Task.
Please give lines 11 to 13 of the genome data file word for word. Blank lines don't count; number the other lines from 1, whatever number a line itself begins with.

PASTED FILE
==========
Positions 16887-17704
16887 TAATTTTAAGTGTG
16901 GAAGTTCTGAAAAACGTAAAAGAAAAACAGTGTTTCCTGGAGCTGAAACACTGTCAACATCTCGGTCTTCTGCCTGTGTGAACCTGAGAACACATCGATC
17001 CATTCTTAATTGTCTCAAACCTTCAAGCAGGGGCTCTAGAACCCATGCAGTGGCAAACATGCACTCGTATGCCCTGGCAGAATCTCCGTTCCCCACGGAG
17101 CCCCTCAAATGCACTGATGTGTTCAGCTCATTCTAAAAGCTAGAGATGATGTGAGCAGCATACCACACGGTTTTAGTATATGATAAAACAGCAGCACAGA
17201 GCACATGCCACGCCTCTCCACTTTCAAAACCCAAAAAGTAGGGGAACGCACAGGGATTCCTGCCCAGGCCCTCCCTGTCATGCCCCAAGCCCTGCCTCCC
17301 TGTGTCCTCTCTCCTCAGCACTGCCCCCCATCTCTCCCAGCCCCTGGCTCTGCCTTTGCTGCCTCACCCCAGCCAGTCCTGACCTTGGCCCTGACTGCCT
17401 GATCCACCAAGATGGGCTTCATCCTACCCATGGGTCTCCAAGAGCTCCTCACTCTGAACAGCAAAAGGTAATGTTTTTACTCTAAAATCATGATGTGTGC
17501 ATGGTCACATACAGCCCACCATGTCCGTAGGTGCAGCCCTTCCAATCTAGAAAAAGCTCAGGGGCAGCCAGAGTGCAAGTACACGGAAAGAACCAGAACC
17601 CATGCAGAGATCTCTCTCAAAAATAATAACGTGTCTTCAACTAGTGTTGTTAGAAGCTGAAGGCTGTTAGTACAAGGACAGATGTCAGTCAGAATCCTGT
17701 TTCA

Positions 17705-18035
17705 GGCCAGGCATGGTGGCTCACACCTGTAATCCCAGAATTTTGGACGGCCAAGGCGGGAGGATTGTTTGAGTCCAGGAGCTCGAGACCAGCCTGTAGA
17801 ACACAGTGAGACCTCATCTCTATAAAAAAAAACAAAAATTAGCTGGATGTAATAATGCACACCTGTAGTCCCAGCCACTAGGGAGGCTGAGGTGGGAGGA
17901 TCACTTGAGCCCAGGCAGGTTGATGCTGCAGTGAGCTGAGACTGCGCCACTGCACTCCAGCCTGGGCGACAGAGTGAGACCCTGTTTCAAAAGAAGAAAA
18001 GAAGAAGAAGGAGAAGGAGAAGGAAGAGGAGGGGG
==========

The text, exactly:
17701 TTCA

Positions 17705-18035
17705 GGCCAGGCATGGTGGCTCACACCTGTAATCCCAGAATTTTGGACGGCCAAGGCGGGAGGATTGTTTGAGTCCAGGAGCTCGAGACCAGCCTGTAGA